• Compassion dear B! My husband’s family was a different version of what you described. I would begin dreading the holidays when fall came every year. What changed it for me was prayer. I couldn’t change them so I asked God to help me deal with it. Simply being “cordial” was my goal. It still wasn’t enjoyable, but I tried, with God’s help, to keep it from ruining the entire season. When we arrived at their home, we prayed before we got out of our car—again, for our ability to manage.
      I would still let your husband know that not going would be the best gift ever—consider it planting a seed that will need time to grow.

    • While I believe that we do need to pray about changing our own thoughts and attitudes, there comes a time where we need to excuse ourselves from destructive situations, and this sounds like one of those times.
      Have you come right out and explained it all to your husband like what you said here? If not, maybe let him read what you wrote or write it out again and give it to him, explaining that you understand if he just doesn’t feel he can stand up to his mother and say no, but this is how you feel and you would love to have a relaxing dinner at home this year, and maybe from now on. Make new traditions with your children while they are still at home.

      Traditions are hard for people to break, especially the our parents who expect things to always stay the same.
      Amy recently posted…Speak the truthMy Profile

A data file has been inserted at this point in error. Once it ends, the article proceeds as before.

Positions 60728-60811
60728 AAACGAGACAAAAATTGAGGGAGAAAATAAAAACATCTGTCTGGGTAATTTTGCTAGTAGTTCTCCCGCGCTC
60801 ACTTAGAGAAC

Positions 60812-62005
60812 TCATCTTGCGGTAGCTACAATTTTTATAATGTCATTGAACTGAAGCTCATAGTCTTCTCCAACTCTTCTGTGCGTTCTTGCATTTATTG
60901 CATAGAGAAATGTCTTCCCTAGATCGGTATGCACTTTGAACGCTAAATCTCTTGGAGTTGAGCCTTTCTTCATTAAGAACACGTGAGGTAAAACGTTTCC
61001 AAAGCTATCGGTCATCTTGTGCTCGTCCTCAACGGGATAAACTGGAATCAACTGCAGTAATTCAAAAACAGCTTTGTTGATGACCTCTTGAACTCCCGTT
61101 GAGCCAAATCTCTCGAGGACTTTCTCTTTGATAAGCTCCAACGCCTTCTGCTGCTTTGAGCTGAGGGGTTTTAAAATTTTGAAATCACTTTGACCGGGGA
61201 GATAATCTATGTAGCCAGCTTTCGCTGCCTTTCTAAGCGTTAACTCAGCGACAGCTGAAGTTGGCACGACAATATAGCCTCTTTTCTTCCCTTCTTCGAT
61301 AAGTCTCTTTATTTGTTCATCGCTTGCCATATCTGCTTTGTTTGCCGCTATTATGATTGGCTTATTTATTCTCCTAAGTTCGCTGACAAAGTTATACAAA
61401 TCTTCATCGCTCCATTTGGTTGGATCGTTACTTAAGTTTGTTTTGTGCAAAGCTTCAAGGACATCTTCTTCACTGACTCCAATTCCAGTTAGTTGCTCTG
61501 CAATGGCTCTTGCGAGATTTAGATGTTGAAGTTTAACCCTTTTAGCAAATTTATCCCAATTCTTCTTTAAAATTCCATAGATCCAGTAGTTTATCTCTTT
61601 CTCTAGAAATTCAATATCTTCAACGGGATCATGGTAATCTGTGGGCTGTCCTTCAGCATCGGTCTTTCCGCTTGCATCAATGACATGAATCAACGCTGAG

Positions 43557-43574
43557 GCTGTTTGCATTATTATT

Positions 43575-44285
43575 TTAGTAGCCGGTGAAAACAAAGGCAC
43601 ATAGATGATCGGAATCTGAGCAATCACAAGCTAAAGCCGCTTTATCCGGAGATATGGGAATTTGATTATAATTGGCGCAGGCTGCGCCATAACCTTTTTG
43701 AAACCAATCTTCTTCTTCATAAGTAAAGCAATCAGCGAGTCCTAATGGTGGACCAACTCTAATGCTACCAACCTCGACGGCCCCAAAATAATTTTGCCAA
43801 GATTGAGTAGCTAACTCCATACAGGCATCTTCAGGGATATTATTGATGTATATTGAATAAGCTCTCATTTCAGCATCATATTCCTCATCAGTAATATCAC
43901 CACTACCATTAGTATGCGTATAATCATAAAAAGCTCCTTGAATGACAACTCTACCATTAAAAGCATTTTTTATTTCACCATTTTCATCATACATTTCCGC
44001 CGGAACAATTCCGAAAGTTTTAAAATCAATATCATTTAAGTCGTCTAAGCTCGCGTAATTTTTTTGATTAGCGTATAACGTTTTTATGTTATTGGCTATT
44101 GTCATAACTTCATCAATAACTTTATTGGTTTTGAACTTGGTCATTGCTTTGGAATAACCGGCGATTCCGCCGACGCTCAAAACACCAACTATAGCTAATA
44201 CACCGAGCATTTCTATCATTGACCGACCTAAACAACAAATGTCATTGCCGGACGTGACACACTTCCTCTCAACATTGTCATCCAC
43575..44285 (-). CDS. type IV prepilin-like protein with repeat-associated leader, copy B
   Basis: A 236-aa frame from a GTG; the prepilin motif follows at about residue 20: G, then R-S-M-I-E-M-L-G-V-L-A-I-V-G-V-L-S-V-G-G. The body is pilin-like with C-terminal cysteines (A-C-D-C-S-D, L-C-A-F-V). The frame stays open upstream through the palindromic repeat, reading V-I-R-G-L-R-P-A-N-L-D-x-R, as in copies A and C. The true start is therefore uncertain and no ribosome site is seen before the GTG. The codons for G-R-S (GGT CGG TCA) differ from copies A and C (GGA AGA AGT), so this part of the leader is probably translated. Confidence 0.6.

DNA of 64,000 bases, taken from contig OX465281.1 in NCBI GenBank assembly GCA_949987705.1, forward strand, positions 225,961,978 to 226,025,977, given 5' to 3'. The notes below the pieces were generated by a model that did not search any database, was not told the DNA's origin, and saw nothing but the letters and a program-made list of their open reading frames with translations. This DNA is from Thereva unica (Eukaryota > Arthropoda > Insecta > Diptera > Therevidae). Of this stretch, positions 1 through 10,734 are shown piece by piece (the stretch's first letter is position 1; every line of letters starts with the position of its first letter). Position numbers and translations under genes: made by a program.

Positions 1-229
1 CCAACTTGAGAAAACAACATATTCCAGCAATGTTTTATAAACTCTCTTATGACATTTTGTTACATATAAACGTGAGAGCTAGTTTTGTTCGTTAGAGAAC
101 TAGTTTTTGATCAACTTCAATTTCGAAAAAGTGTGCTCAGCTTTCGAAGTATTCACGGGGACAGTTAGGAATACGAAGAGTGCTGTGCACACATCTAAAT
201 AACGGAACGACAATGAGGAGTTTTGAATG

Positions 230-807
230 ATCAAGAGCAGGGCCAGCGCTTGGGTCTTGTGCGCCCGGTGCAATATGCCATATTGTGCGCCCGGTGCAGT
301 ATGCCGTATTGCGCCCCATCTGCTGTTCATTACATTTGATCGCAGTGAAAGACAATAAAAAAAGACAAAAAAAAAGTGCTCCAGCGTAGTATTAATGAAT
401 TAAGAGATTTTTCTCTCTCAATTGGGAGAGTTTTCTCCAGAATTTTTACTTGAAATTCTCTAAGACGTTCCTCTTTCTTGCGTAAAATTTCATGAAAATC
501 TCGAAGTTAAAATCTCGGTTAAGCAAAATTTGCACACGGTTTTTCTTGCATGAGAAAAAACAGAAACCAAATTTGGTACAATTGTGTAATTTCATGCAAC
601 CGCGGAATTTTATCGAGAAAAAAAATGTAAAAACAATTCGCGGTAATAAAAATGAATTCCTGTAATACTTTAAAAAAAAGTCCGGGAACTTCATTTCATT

• Amy, you have jiggled the cobwebs loose—we did make a decision after a time of dealing with it all to stay home on Christmas Day. We would go another day if they wanted (probably not a solution for B), but we began our own tradition of staying home all day on Christmas Day.
        I agree that abusive situations are different. I was not being attacked personally in our situation as B is. Part of our husband’s role is to protect us but they can find that very difficult when it involves family.
        Boundaries by Henry Cloud gave us very good guidelines.

        • Good for you, Ann, in being able to break free and start your own traditions. My heart goes out to B because she is being verbally and emotionally abused by her own family, and has this very difficult situation with her husband’s family too. It’s very difficult to stand up to one’s family, and sometimes more so for our husbands to take that stand.
          Amy recently posted…Speak the truthMy Profile

          • @Ann and @Amy, thank you for your replies. I’ve been thinking about this non-stop. My husband is never going to stand up to his mother. This problem is never going to be solved. I do believe it bothers him that he can’t solve it (short of dealing with his mom).

            And so, I’ve made a decision. Our family (in this house) will be having our Christmas celebration on Christmas Eve. We usually go to church and enjoy one another’s company, but this year I am also going to make us our own Christmas dinner and we will enjoy it – quietly – and while having rational conversation and rejoicing in the birth of our Savior, just the four of us. We will have our traditional Christmas breakfast and enjoy exchanging gifts on Christmas morning. We are going to enjoy ourselves.

            And then, yes, in the late afternoon we will have to trudge down the street and endure the chaos – I mean, festivities. 😊

            And yes, I will need to pray. For my own attitude, and for the ability to deal with it.

            This may not be the solution I’ve been longing for, but it’s better than staying cranky about it.

            • B, sounds like a plan! Yes, it would be wonderful if we could stand up and say no, but sometimes, well, it’s difficult and maybe depending on the situation, it causes more of a problem then it’s worth.

              I pray you have a wonderful Christmas and are able to just let whatever happens on Christmas evening go and not define how you feel about Christmas. And maybe when you get home after the chaos, er, festivities, you can end your Christmas by enjoying rest of the evening with your husband and boys. ;)